SK: Yes. I think it takes sort of the cold-blooded political science approach to this. But I really am skeptical. I think we put far too much emphasis on political analysis, on "messaging," on communication strategy, on the idea that public opinion can be turned around and that a turnaround can be sustained on the strength of a speech or a couple of speeches or different messaging techniques. If you look at modern political history during the media age and especially during the 24-hour news age, it's uncanny how public opinion of presidents stracks with the economy. And when the country feels the economy is going in the right direction, when the country feels economically secure, when there isn't economic anxiety, it tends to like its president, it tends to like what he's saying. And when the economy is not in good shape, the country doesn't really like its president and doesn't want to hear what the president has to say. I really think the story of the health debate and the tax-cut debate -- the story of the first two years of Barack Obama's presidency --has been that he's been saddled with an unemployment rate at or near 10% and in that climate no "messaging" strategy is really going to work. When you look at health care, too, the other thing that sticks out ... there is a compelling moral argument that can be made -- obviously! -- for universal health care. At the same time, it's very easy to scare away middle class and working class voters with the idea that in the process of going to universal health care you're going to have to give something up that you like, that you have. Anybody who had health insurance through their employers was susceptible to those scare tactics particularly because of the economic conditions. There was so much anxiety out there. People who already had health insurance I think were especially prone to arguments that they were going to have to give up something that they, on the whole, didn't want to give up.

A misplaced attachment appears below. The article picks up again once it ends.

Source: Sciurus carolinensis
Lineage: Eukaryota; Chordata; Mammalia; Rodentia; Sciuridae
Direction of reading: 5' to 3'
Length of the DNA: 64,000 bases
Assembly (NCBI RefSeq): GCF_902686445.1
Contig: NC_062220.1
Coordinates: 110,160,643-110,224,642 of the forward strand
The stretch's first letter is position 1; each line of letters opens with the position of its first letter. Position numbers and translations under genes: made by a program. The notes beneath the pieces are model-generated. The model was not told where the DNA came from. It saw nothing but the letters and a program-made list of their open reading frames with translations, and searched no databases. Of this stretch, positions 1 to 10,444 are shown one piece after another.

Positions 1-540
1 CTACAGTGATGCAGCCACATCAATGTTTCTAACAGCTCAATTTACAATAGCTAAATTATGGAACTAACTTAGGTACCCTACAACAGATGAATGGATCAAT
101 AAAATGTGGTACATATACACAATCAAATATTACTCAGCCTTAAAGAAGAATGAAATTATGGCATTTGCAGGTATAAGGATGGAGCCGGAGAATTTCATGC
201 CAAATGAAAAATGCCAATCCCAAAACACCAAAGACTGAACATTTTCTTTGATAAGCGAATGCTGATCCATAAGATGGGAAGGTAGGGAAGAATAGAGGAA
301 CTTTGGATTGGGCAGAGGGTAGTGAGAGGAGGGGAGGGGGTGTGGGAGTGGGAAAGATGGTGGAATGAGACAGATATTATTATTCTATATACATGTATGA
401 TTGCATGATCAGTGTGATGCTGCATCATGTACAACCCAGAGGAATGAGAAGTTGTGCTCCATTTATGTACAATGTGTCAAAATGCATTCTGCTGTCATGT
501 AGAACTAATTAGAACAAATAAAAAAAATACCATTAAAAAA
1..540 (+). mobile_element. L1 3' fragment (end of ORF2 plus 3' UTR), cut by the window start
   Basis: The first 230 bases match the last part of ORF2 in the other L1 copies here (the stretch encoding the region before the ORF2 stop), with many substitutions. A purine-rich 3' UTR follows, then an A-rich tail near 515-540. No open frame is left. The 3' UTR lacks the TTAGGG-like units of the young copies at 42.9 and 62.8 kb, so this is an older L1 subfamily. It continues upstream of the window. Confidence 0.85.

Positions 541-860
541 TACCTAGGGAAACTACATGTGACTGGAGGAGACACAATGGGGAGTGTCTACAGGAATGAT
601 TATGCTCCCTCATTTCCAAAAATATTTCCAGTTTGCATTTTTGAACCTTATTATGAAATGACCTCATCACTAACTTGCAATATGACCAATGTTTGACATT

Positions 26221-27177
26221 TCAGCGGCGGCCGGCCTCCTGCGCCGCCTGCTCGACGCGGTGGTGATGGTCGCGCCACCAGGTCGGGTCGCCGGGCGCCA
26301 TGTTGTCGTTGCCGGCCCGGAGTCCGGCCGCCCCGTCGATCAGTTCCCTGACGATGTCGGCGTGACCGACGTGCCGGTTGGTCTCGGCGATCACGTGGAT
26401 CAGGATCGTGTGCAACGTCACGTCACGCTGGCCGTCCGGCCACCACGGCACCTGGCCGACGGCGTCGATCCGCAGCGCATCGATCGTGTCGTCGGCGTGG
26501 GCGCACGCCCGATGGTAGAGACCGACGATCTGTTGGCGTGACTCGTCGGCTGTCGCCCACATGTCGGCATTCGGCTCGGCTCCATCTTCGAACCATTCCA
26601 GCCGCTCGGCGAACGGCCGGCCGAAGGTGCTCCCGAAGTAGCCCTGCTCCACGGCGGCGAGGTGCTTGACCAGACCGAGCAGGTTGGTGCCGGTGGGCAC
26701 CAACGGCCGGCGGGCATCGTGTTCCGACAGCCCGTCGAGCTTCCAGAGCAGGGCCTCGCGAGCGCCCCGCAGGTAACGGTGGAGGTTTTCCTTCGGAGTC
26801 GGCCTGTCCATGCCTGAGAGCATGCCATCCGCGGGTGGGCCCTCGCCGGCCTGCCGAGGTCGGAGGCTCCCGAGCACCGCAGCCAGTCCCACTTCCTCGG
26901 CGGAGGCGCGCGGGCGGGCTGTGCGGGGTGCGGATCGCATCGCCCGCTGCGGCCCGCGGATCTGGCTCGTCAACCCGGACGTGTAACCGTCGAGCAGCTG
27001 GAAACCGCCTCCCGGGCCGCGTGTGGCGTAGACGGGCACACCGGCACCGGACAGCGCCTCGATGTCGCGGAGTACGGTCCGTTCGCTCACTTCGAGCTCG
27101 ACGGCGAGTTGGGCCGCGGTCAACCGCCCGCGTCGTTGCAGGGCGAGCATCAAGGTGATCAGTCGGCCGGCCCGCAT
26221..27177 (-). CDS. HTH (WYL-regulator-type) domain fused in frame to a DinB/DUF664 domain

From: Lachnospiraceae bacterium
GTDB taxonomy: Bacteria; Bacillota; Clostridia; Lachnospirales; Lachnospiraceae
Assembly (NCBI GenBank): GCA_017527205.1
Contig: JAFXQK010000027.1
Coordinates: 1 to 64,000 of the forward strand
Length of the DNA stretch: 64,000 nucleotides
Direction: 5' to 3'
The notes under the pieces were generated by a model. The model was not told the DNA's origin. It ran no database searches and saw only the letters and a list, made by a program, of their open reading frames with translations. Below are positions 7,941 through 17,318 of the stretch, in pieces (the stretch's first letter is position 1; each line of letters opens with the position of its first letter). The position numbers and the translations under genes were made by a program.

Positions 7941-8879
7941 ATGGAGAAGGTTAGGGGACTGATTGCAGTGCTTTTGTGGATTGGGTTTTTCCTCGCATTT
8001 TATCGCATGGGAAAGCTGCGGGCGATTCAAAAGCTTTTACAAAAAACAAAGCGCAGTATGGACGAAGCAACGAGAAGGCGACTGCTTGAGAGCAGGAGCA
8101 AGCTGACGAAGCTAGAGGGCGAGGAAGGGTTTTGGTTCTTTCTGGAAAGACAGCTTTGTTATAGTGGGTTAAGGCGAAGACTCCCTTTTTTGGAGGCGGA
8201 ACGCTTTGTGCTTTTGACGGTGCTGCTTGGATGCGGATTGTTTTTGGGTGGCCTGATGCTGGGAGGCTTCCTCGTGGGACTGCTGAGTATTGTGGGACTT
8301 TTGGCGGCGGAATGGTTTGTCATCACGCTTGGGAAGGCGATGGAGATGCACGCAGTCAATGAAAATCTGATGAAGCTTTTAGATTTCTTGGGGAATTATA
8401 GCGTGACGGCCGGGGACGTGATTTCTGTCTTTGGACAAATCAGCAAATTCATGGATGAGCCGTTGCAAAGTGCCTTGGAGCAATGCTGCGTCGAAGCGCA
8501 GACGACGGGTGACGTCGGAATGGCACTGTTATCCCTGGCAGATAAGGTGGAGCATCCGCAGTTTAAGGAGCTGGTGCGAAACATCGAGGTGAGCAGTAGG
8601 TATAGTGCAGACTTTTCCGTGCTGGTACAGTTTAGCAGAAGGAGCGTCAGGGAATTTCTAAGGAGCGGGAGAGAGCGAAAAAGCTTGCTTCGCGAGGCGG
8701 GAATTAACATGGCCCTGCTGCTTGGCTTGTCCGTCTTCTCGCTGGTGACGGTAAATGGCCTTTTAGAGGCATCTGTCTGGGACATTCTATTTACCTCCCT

MMC: Jim, I'm looking at part of the subtitle to your book "...American political tradition..." and the kind of sausage-making we're seeing in Congress -- is this what we do in this country when it comes to legislation and negotiation?
JK: Well, it's what we have done in the past. I think the point Steve made about this being an unusually polarized Congress is a good one. We'll see whether we can continue to do it or not. I think I also agree with him about the decisive role that economic recovery or recession plays in American politics. But I think the interesting point coming from Andy's question, in my mind, has to do with the ways in which one frames the issues in American politics. What looks to Andy and to me as if it's a can't-miss argument about the grave moral issue and the attractiveness of universal health care would antagonize just as much people on the right side of the political spectrum. I think that's what's so hard for those of us on the left to understand. There are just as many people out there who feel just as passionately about these issues from the other side as we do. Obama -- to his credit, I think -- from the time he was a young man in law school understood that you can't simply stand on a soapbox and preach at the people who disagree with you. You're only going to antagonize them. The challenge, instead, is to find common ground. That's what I think he's tried to do in the first two years -- with mixed results. But he does have real accomplishments to point to, and I suspect that's what we're going to see him continuing to try to do in this increasingly polarized political environment.